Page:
The buying power of the Chinese consumer has reached an extraordinary milestone, as the Communist dictatorship is now dictating certain aspects of the American First Amendment.
This despicable reality comes to us from the NBA, who has found a burgeoning market of basketball fans in the Far East as China’s working class wealth grows. Suddenly, the world’s most populous populace has spending money, something that was rarely the case in previous decades, and American culture is in high demand.
The only problem is that our freedom doesn’t exactly jibe with China’s authoritarianism, and a great many pieces of American pop culture have been deemed unsuitable for the tightly-restricted speech of the Chinese people…particularly when it comes to Beijing’s violent crackdown on pro-democracy protesters in Hong Kong.
After an NBA coach decided to air his opinion, siding with Hong Kong, China has essentially boycotted the NBA, taking their enormous cash-cow of a fanbase with them.
This has sent the league scrambling to save face with the Communist regime, even going so far as to bring King James in for some brown-nosing.
LeBron James weighed in on the tweet that led to a bust up in the middle of the NBA’s preseason courtship of China, labelling the remarks by Houston Rockets’ GM Daryl Morey “misinformed or not really educated on the situation.” Morey tweeted out support for the pro-democracy protesters engaged in months-long demonstrations on the streets of Hong Kong. Morey’s Oct. 4 tweet “Fight For Freedom. Stand With Hong Kong” was quickly deleted, but not before Beijing went berserk, threatening the league and pulling sponsorships. NBA commissioner Adam Silver bobbled the initial response, cowing to pressure from the Chinese government, but generally recovered to find a tolerable—if not laudable—middle ground to keep the NBA train on the track in China.
The league has certainly not covered itself in glory in its handling of the blowback over the Morey tweet and, in the process reminded fans across the U.S. that the NBA is, at its core, still a profit-seeking international organization serving multiple constituencies of which the most important one is money. China’s extreme response to a general manager of an American basketball team—albeit a very popular one in China because of Yao Ming’s career with the Rockets—shows how sensitive the country is to criticism of its most unflattering tendencies. Beijing’s response basically sent the league into silent mode, locking down its normally outspoken stars on all fronts, which was, of course, also the point.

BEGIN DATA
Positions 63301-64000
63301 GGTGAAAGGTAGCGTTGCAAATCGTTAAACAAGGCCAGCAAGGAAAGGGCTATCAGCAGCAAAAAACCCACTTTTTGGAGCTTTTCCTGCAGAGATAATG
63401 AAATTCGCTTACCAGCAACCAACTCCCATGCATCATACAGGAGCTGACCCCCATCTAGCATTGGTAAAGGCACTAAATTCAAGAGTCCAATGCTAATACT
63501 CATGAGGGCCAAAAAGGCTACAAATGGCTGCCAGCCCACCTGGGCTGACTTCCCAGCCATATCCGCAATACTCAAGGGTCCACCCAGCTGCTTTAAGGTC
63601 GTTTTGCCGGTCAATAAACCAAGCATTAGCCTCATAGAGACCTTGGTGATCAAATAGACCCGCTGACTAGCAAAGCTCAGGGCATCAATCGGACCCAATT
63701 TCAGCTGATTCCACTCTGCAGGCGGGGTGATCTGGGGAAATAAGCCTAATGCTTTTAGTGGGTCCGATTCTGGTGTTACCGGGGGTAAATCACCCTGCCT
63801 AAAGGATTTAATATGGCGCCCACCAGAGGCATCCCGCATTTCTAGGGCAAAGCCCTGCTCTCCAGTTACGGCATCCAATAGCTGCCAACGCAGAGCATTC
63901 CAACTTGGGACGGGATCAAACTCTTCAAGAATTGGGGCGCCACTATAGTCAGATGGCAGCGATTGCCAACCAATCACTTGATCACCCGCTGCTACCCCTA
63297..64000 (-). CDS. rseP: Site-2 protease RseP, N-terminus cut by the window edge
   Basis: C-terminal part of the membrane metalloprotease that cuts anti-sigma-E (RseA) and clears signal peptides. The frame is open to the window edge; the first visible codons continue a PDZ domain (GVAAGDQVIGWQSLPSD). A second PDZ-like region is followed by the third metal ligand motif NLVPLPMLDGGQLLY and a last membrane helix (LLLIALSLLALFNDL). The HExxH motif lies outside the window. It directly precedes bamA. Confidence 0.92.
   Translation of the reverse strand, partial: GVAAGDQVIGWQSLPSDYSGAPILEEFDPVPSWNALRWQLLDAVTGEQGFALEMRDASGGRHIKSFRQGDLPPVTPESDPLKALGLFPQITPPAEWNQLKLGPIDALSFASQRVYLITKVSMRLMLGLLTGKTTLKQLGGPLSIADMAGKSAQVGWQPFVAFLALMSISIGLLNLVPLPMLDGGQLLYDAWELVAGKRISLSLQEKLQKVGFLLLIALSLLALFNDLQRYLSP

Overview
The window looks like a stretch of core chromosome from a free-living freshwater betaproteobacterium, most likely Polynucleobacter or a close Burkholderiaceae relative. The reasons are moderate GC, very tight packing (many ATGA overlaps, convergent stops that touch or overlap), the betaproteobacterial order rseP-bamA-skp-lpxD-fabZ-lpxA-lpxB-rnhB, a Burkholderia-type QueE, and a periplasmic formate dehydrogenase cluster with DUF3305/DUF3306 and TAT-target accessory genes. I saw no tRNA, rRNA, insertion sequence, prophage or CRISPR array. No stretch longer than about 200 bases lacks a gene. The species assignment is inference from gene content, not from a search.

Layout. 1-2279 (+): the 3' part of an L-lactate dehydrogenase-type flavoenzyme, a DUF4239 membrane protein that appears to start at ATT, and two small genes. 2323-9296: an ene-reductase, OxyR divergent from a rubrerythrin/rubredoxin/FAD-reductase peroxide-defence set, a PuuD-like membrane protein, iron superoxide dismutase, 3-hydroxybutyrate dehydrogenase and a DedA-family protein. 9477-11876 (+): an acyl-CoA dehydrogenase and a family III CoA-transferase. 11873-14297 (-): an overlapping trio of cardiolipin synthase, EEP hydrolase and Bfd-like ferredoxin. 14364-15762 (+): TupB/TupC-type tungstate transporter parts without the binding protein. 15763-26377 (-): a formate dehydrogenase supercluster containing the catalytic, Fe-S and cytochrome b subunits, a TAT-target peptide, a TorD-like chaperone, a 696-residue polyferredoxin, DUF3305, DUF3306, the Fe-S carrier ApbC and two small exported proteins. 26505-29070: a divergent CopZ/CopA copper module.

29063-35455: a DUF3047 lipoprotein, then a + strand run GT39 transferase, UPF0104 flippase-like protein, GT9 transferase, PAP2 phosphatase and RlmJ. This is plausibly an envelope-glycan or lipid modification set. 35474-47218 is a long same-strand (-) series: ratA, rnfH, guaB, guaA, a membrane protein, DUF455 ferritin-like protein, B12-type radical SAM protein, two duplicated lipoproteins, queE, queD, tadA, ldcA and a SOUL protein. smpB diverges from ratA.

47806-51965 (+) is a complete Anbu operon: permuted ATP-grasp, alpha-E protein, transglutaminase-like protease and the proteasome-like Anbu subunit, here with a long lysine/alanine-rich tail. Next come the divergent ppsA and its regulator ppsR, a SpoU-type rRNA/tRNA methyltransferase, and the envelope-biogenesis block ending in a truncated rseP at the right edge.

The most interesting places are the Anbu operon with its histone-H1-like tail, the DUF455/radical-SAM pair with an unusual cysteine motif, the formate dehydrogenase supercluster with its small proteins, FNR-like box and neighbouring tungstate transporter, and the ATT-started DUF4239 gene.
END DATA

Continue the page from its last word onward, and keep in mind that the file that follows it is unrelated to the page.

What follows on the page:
James appeared to be drinking the Chinese propaganda Kool-Aid.
Just when the NBA thought the controversy had cleared, LeBron James sauntered into the maelstrom sounding very much like the Chinese government himself. “I don’t want to get into a feud with Daryl Morey, but I believe he wasn’t educated on the situation at hand, and he spoke,” James said before a preseason game at Staples Center. “And so many people could have been harmed not only financially, physically, emotionally, spiritually. So just be careful what we tweet and say and we do, even though, yes, we do have freedom of speech, but there can be a lot of negative that comes with that, too.”
Essentially, the NBA has eschewed the First Amendment in order to make beaucoup bucks in Beijing, a move that will undoubtedly bring them criticism and failure not unlike the NFL’s unwillingness to address the Colin Kaepernick kneeling scandal.
In other words; American patriots are not going to stand for it.